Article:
Back to the Mozart 250 project – and an important element of it being the commitment to young artists, keeping them part of the framework in which Page presents the music. “It is important, yes,” he agrees, “and imperceptibly, in recent years, we have started to say that we’re now quite often working with designated young artist’s projects. The Haydn that we performed, we had worked with some of the artists for three years, and some were making their first appearance with the company. Jacques Imbrailo is a singer we have worked with a lot over the years, and in fact he is on the most recent recording that we released in the Autumn, with a really intriguing Mozart piece called Grabmusik:

He wrote it just when he came back to Salzburg after his grand tour. The story behind it is that the Archbishop of Salzburg locked him in solitary confinement, because he thought this portfolio of compositions could not have been written without help from his dad, so he said, “You’re not to see anyone, and here’s a text – you set it – as a text!” We think this was the result, a cantata for bass and soprano. Jacques recorded that with us, and in my mind that, along with the first symphony, is what you want to wow someone with when you think of what Mozart did as a kid.”

Page is rightly proud of the young artists initiative, heartily endorsed as it is. “Jacques wrote a lovely testimonial for us recently, and he said about the first time he appeared with us, which was a Wigmore Hall concert, where he was sharing the stage with Philip Langridge, a hero of his. He said that nobody else was doing that where you can appear on level pegging with someone like that. And of course the Mozart is young music, it’s healthy in the same way that Handel is – the singers the composers were writing for had a life expectancy that was so much shorter. There are some staggering things, like the original Barbarina who as 12. Hamina was 17. What I find now we’ve been going long enough to reap the benefits of it. When we do have people like Allan Clayton or Jacques, it’s like an old friendship, and it might have been a couple of years but within five minutes there’s a shared language. It’s that much quicker to get to the nub of what we’re doing. If anything now we’re becoming more international and working with up and coming European talent.”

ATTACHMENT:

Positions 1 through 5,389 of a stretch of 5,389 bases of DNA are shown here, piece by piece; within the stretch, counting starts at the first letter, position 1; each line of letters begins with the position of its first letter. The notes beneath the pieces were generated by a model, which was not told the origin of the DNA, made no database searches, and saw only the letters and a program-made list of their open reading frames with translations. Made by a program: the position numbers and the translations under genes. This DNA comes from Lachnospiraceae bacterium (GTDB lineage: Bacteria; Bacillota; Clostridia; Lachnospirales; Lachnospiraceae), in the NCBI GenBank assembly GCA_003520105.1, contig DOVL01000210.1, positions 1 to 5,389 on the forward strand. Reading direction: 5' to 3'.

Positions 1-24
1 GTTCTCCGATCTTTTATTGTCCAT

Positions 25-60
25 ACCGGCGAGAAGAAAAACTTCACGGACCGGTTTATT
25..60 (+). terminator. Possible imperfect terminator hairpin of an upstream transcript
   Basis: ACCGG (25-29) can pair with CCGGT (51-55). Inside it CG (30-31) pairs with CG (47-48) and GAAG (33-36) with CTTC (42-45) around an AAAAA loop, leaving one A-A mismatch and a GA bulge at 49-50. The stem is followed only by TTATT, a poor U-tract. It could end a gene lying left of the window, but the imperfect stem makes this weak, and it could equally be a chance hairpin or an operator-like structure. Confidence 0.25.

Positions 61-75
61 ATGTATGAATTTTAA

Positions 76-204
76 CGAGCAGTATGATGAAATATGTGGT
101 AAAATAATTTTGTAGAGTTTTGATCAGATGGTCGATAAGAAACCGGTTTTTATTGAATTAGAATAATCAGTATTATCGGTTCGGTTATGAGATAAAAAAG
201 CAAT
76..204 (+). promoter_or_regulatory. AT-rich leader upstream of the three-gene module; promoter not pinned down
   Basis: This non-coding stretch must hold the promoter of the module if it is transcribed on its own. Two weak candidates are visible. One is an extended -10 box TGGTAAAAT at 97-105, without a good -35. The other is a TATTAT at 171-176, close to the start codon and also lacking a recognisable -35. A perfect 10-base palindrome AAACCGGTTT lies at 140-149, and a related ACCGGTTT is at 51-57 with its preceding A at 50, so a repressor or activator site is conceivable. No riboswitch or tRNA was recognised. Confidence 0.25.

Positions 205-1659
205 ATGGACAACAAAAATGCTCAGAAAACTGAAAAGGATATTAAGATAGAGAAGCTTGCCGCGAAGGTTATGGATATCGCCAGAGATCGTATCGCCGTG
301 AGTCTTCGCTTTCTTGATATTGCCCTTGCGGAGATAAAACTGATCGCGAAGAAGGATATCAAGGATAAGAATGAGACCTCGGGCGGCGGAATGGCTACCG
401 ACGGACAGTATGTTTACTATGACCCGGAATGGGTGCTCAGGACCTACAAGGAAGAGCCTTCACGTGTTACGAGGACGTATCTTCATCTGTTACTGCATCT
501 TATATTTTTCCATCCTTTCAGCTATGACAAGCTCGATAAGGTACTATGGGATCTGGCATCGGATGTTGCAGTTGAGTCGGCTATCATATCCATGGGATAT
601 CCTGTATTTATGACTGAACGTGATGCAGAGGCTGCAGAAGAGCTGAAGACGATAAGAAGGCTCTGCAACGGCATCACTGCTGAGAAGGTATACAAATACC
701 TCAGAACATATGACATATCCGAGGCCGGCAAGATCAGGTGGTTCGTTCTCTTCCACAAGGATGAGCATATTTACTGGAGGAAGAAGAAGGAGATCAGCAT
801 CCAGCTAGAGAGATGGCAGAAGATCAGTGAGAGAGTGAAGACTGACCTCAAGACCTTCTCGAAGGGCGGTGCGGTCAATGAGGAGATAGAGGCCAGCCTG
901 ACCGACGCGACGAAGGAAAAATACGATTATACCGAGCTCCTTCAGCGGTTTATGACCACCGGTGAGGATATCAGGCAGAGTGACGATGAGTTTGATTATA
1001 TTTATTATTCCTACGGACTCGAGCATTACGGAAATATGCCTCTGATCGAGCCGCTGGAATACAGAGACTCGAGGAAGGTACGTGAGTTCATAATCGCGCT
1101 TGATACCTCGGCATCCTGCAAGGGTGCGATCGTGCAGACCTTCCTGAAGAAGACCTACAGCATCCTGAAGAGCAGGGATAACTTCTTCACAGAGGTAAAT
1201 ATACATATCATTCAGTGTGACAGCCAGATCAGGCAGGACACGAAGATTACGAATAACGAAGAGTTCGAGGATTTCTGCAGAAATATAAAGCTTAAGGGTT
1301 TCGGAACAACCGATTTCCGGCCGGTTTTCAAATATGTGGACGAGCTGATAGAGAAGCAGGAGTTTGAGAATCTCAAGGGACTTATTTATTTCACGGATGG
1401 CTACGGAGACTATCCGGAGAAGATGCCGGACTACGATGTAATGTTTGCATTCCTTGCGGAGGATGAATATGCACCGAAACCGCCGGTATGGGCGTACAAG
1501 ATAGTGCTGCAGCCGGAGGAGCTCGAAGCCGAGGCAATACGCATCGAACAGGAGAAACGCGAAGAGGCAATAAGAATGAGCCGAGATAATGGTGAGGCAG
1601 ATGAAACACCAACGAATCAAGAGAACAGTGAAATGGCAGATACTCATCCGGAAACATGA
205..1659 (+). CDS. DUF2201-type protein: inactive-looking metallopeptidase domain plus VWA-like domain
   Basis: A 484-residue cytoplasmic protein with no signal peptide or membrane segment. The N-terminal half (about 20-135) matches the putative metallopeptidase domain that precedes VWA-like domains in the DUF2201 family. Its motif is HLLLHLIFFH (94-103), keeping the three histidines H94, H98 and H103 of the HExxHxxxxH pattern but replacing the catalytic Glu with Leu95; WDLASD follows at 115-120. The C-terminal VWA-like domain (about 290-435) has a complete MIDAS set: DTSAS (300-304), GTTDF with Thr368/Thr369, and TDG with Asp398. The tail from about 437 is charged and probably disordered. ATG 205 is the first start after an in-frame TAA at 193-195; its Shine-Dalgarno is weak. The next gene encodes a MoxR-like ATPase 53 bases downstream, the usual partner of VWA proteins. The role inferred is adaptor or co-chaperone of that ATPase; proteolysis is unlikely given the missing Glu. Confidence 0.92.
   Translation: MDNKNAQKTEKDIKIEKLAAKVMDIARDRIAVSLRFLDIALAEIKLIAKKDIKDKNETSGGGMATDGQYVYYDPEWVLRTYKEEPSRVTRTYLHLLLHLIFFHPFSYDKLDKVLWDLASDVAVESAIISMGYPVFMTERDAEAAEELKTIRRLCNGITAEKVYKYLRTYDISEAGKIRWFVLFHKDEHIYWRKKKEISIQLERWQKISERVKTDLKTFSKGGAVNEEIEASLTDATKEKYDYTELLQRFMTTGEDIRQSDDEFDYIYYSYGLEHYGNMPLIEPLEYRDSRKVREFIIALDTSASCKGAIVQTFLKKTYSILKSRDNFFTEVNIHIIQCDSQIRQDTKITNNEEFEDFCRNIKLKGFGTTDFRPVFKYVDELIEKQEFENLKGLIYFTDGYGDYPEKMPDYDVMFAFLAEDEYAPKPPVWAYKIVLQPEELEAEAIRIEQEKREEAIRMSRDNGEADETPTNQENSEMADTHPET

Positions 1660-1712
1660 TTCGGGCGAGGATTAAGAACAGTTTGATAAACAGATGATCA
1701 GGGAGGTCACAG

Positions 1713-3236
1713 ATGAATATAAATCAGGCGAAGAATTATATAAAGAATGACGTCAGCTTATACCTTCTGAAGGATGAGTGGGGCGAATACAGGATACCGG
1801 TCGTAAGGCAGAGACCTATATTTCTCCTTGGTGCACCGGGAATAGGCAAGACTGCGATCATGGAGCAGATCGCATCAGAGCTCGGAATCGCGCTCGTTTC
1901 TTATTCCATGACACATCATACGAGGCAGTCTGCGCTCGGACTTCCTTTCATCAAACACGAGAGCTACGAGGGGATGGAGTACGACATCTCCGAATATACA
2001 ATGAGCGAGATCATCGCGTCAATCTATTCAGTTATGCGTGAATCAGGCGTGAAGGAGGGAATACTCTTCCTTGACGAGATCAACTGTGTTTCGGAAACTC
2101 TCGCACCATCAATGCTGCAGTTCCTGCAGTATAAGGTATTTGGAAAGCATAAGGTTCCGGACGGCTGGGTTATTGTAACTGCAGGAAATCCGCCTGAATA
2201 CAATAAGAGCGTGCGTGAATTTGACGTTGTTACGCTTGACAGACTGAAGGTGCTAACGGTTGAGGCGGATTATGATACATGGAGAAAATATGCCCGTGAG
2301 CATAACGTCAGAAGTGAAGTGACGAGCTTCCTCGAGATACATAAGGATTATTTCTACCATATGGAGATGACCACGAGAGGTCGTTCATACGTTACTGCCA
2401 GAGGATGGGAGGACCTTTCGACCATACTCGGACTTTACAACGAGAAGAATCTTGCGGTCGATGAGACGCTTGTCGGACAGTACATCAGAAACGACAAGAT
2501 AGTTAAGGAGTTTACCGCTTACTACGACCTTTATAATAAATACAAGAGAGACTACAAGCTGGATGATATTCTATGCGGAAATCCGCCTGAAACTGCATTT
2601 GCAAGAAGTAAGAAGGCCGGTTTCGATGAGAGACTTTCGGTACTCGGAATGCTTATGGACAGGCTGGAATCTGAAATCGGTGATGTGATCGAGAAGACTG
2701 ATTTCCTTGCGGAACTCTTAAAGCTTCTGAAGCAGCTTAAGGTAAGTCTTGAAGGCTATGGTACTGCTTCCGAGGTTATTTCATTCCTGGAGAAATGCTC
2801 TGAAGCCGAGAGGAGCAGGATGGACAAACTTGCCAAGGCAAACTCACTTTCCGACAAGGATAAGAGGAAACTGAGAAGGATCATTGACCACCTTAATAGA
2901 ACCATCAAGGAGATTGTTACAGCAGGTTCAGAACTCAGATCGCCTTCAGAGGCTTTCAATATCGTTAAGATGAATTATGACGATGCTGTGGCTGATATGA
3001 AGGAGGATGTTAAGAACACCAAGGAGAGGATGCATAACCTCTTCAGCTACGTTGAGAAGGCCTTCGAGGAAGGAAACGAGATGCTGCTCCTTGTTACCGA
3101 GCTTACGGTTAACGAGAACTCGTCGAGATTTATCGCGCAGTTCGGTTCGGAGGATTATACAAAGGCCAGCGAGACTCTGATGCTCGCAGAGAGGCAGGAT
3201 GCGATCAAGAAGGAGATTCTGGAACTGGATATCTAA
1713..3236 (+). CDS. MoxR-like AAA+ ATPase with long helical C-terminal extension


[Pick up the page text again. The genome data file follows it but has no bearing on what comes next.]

How does he discover the up and coming artists? “Sometimes I do hit a brick wall, especially if an opera is almost all cast, so it can be that the last role takes ages to fill up. When we did Figaro years ago we hadn’t cast the Figaro 6 months before, and I’d heard up to 20 people – and it was not until I flew to Sweden that we were able to fill it. To be fair now that we have a reputation a lot of the agents will come to us and suggest things. When we started out I went to every college opera but now I don’t have so much time. It’s quite lucky in a way not being Arts Council-funded, as we don’t have as much of an obligation. I’ll be quite selective about who I audition but when they do I will give them a good 45 minutes, and it’s not just about how they sing it’s about how intelligent they are, how they respond to direction. Ideally by the time we start rehearsals they are already those characters and that is usually a barometer.”